Thursday, December 29, 2005

2005: Albums

I spend more time listening to or playing music than I do watching movies, but I'm woefully unequal to the task of making an end-of-the-year music list. I've seen a good chunk of the favored movies (14 of the top 15, it turns out) in the Village Voice film critics poll, but the situation couldn't be more different with music. Given (1) the vast volume of music released each year, (2) the splintering of genres into oceanic sub-regions, and (3) the sheer amount of time it takes it wrap your ears around each album and do it justice, I've only been able to hear a dozen or so 2005 albums with any care or attention.

Of these, my numero uno pick is probably M.I.A.'s Arular. Yes, I'm Tamil like she is, but that's not the reason why. M.I.A.'s sound is a masala of hip-hop, electronica, Jamaican dancehall and the British hard and minimal style known as grime. Her vocal arrangements favor tribal-sounding chants, often in a fabricated English argot with Tamil-like cadences. The beats are monstrously thick, the bass lines elephantine, and the whole concoction glows with a chintzy-neon video-game ambience. The album sounds both thoroughly experimental and thoroughly accessible. People have been trumpeting M.I.A.'s Sri Lankan refugee background and revolutionary agenda but frankly, I find the real strengths of this record to be more sonic than political. And it drips with charisma the way Neneh Cherry's eclectic hip-hop debut Raw Like Sushi did. Now let's hope M.I.A. doesn't drop out of music like Neneh did.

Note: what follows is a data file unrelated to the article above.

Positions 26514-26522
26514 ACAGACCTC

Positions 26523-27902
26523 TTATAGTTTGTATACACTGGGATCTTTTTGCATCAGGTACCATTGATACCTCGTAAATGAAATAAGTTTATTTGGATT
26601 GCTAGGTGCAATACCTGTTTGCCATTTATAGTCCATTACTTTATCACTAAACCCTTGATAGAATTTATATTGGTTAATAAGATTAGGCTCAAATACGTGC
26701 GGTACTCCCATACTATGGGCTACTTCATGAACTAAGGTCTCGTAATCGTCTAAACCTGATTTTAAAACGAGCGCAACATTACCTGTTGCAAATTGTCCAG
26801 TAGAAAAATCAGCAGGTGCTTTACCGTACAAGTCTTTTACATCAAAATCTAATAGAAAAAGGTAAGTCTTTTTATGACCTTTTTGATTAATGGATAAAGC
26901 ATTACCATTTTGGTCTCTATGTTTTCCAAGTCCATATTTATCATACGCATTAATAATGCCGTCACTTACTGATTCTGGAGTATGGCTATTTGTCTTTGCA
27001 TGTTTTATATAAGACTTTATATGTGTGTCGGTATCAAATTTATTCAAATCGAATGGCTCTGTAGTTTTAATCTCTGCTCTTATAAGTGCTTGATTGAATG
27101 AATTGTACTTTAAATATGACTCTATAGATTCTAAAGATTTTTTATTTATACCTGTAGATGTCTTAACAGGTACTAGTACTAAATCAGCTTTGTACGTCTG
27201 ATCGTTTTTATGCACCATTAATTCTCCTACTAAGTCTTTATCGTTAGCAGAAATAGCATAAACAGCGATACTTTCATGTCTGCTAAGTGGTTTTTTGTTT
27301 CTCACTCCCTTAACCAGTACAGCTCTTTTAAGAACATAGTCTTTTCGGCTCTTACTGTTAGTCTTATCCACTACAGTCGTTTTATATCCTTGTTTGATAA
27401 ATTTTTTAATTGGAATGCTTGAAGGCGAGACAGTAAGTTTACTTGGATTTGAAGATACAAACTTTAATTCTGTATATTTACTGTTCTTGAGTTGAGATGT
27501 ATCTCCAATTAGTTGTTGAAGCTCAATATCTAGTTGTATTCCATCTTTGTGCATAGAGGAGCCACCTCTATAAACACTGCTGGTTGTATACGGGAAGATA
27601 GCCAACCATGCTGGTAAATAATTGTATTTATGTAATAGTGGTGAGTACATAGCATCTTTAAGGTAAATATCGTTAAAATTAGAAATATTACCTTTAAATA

Of the other 2005 records, the ones I played the most were probably: Amy Rigby, Little Fugitive; Missy Elliott, The Cookbook; Sufjan Stevens, Illinois; and Kanye West, Late Registration.

Recent acquisitions that I like already but haven't yet plumbed the suspected depths of: Fiona Apple, Extraordinary Machine; Mountain Goats, The Sunset Tree; and Robyn, Robyn.

2005 albums that spent the most time on your stereo? Feel free to share if you like.


Blogger girish said...

J. Hoberman makes a list of 30 good movies from 2005.

December 29, 2005 11:42 PM  
Blogger girish said...

You know that post-good-movie high?
I just got back from The Squid & The Whale.
Knocked me giddy.

December 30, 2005 12:07 AM  
Blogger girish said...

Top 50 music videos of 2005.
[via Sasha].

December 30, 2005 8:56 AM  
Anonymous rakesh said...

Wow! I didn't know u played music (I hope u meant u played musical instruments). I am impressed...

Would u make a list of your top 10 English language movies? I really can't get enough of these top 10'

December 30, 2005 10:11 AM  
Anonymous Darren said...

Girish, I saw The Squid and the Whale yesterday, too. Man, that film hit close to home. Not the broken home stuff, thankfully, but the intellectual pretenses. I laughed really loud when Walt called "The Metamorphosis" "Kafkaesque" -- really loud, and in a theater where I was the only person who laughed at all.

How impressive is Jeff Daniels? On the page, his character is such an unredeemable bastard, but Daniels brings him that little bit of sympathy that the film needs so badly. The whole cast was great, actually. (Did you know that the younger son is Owen Kline, son of Kevin Kline and Phoebe Cates? He does have his mother's bone structure.)